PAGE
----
No experience of cross speciality cover. I don't think that an orthopod is able to practice emergency medicine (and an orthopod that thinks that they can just doesn't understand and so should certainly not be allowed to).
I have some good experience of cross Department cover - very dependent on Geography (all of the hospitals in the East London A&E Consortium are a couple of miles apart).
Even if long distances are involved, it might be better for an ED to have more distant cover from an emergency specialist rather than close cover from someone who is not a specialist in Emergency Medicine. Maybe an agreement from the local orthopods / surgeons that they would support the ED by coming in for major trauma (which they probably could cope with) might assist this system.
To go one step further. My guess is that on-site late shifts followed by consortium on-call overnight (ie. one, or two, A&E consultant shared between several hospitals) will be a future pattern for emergency service provision. Closer integration with the pre-hospital care services would enable the night shift consortium consultants to focus their time in the right areas. Do we need to start taking a Regional rather than a Departmental view of the provision of nightime Emergency Care, to develop a more flexible system?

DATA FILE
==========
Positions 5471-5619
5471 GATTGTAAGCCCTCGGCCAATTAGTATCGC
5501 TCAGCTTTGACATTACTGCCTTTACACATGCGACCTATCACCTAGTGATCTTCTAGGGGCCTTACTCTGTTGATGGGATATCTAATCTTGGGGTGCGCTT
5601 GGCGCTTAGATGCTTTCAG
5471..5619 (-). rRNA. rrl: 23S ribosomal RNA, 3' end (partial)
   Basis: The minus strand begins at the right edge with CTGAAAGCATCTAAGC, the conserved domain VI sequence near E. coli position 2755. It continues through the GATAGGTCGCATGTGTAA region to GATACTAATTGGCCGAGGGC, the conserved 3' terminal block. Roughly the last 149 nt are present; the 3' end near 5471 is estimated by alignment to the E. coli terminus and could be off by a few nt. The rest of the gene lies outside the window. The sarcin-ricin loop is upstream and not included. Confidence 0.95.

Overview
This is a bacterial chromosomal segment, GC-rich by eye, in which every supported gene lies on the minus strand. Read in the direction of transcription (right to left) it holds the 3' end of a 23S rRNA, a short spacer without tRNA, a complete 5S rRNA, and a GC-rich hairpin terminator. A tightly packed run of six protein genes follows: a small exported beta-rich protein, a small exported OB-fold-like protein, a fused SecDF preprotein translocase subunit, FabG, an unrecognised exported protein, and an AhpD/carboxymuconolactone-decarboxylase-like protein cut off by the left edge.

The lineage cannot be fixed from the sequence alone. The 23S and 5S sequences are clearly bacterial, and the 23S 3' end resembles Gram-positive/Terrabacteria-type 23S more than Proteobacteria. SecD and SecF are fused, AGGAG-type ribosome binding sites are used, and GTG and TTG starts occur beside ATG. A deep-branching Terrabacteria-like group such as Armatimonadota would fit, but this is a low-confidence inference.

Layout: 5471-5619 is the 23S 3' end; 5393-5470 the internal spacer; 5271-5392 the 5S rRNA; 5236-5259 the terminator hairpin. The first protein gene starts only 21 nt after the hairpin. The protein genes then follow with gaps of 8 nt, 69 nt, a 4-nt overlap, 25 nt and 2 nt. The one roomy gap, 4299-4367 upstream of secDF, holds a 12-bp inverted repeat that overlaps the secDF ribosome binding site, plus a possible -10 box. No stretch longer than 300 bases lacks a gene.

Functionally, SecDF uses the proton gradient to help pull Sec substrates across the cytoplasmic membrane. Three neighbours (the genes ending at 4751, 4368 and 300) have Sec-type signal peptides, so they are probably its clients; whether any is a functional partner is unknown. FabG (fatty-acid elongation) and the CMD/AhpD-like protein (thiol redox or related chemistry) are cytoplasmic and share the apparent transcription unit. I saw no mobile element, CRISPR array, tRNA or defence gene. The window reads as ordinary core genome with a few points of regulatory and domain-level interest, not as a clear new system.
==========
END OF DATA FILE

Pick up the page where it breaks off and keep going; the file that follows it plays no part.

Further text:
(Puts on flame proof suit and hits send)
From: Accident and Emergency Academic List
[mailto:[log in to unmask]]On Behalf Of MICHAEL DUDLEY
Sent: 27 September 2005 23:53
To: [log in to unmask]
Subject: A&E On - call Rota
Does anyone know of A&E Departments that have an on-call consultant cover
arrangement shared with another specialty, e.g. Orthopaedic Consultants?
I know it is suboptimal, but I am sure that many DGHs like us, have found
that they would be unable to recruit new A&E Consultants with an on-call
rota more onerous than 1 in 4.
I would be very interested to hear of/from A&E Departments that run such an
Consultant in Emergency Medicine
Airedale General Hospital
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